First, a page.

The drive started off as “Wisconsin with hills”. It could have easily been the 51 in the Nort Woods, except that it was a lot more slope-y. I met up with a couple from Mequon (I recognized them by the fact that they were the only other people in shorts while everyone else was in down vests–the must-have fashion accessories for teens in the 70’s Valley, don’t ask why). They agreed–just like Wisconsin! Then it transitioned to more Cali Sierras-ish, then Colorado-ish.

BTW, seen a lot of motos on the drive. Mostly Harleys, but a few sport bikes. Except for the potholes (which are horrendous but mostly right around the towns and especially in the gas station parking lots) these are roads that are made for bikes. Oh, the gigantic logging trucks going 80 zillion miles an hour aren’t so great for two-wheelers either, but they’re just like in Wisconsin.

Tomorrow, we’re off to Watson Lake, and soon the first big decision: up the middle of the Yukon via the “somewhat paved” Klondike Highway (and a side trip to Mayo), or straight for the border. Yeah, it’s a tough one.

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Alaska or bust!

Dateline: Dawson Creek

Ah, mountains! Finally! Altitudes, views, and spirits have all lifted. Never mind all the whinging about the endless grind across the northern prairies, now we’re really arrived at the true start of the adventure. No pic today, as this connection is a bit slow and iffy. But the critter count has begun: 1 wolf. Very cool. It just sauntered across the road. A bit bigger than Mayo and considerably leaner (ahem). And gray, of course. And very self-assured. Top of the food chain, and all that. As I scrambled for the Kodak, the wolf’s pict-o-detector went off and it shot into the brush. After shooting through “Moose Row” (which was without moose und sqvirrel), we’re now at the Northern Lights RV Park, a very rustic but oddly charming place on the real true Alaska Highway just outside Dawson Creek. Guarded over by the enormous akita Bear, who Mayo gives a paws-up to.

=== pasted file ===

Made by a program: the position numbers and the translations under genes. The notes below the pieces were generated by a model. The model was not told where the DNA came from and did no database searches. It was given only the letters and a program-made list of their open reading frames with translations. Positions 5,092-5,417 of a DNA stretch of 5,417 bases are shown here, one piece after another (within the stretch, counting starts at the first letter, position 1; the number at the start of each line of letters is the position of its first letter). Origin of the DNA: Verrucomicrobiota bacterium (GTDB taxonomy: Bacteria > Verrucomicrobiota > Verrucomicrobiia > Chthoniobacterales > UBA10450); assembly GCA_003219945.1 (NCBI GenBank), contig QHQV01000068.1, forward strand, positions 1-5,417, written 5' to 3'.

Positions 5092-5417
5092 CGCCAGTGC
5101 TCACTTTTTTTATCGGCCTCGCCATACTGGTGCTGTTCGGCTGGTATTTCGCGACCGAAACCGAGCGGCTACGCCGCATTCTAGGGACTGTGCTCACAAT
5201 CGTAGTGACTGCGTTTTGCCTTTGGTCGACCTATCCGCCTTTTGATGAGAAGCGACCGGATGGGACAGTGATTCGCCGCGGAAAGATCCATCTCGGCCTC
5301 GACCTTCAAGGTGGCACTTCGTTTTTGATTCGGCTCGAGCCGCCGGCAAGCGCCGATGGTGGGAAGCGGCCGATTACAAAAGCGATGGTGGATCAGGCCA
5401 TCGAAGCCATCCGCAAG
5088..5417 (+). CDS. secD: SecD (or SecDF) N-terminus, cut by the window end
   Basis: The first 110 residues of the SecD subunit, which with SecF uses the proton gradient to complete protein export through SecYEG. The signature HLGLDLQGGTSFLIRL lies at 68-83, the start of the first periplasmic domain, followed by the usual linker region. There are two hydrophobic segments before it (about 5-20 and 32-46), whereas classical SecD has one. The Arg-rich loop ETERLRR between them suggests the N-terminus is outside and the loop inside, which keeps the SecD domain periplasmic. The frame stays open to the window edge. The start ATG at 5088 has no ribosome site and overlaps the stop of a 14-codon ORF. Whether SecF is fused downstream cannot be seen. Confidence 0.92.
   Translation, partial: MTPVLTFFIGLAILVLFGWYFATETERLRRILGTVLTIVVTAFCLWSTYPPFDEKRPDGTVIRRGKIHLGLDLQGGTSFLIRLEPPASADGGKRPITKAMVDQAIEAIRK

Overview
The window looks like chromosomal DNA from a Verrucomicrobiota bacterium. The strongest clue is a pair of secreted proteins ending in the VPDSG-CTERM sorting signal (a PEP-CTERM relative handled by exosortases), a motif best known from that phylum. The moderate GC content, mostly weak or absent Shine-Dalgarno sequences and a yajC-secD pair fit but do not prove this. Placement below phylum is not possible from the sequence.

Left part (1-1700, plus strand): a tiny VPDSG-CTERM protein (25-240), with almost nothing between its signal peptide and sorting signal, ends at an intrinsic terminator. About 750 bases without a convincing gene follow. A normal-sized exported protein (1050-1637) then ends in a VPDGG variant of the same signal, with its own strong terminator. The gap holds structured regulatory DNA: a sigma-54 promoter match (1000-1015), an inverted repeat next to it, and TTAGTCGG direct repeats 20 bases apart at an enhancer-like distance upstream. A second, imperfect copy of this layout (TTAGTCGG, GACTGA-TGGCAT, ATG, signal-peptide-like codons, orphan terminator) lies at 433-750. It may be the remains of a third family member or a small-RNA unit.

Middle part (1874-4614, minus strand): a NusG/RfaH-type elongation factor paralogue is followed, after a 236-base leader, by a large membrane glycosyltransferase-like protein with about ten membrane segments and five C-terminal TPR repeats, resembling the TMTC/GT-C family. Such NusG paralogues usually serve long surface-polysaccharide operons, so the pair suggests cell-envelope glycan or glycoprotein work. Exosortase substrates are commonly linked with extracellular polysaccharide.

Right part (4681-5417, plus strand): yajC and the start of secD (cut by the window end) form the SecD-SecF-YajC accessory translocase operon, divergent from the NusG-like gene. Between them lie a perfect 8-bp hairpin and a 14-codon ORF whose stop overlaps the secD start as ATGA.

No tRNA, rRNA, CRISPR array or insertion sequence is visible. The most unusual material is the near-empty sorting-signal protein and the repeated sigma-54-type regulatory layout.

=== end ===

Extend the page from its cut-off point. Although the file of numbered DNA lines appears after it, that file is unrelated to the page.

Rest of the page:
The biggest surprise so far is the abrupt jump in the quality and quantity of road services. I am not making this up: We passed more rest areas in the first hour today than in the entire trip along the Yellowhead Trail. And more gas stations per kilometer. I was quite puzzled by the dearth along Yellowhead. I kind of figured that the Alaska Highway is an adventure for AARPies in huge RVs, so it’s probably not too challenging a deal for younger folk. Yet on Yellowhead, I really had to watch for places to stop, had to gas up at every opportunity, and had to not just blast down the road. If the Alaska Highway takes even more care, wow, it would be a nightmare for older folks. Well, early signs indicate that it’s probably easier, at least in terms of roadside support. We’ll see how it goes as the first true leg is taken on tomorrow: Fort Nelson, Mile 300 of 1200 or so to the border. I’m stoked.

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Duck Duck Goose

Dateline: Edmonton

The last few nights have really covered the gamut of RV parks. We stayed in:

  1. A WalMart parking lot in Yorkton. (After driving 30 miles to Riding Mountain National Park only to discover that it is open for the season but not ready–locked bathrooms, water and electricity still off–not a big deal in an RV if prepped for that but we weren’t. Plus no one at the entrance gate mentioned this, so the Winnii was paid for and parked before the startling discoveries were made. Finally, there were zero other people in the park aside from the prep crews. And the bear tracks and fresh poop everywhere, which Mayo found very interesting and I found quite disturbing.) WalMart boondocking was surprisingly nice. The only hitch was that the WalMart was a smaller one, so it wasn’t open 24 hours a day, which meant that the bathrooms closed from 9 PM to 7 AM. In a very strange sort of way, it was kind of fun to go shopping three different times and just dawdle. Mayo reports that the open field next to the store was quite interesting, but that shopping time seriously cut into sniffing time. Overall, with the border experience and lots of unplanned extra miles, the day was long and quite demoralizing. I began to think that this whole trip was a dumb idea, but decided to give it another day. A short driving day with a lot of recovery time.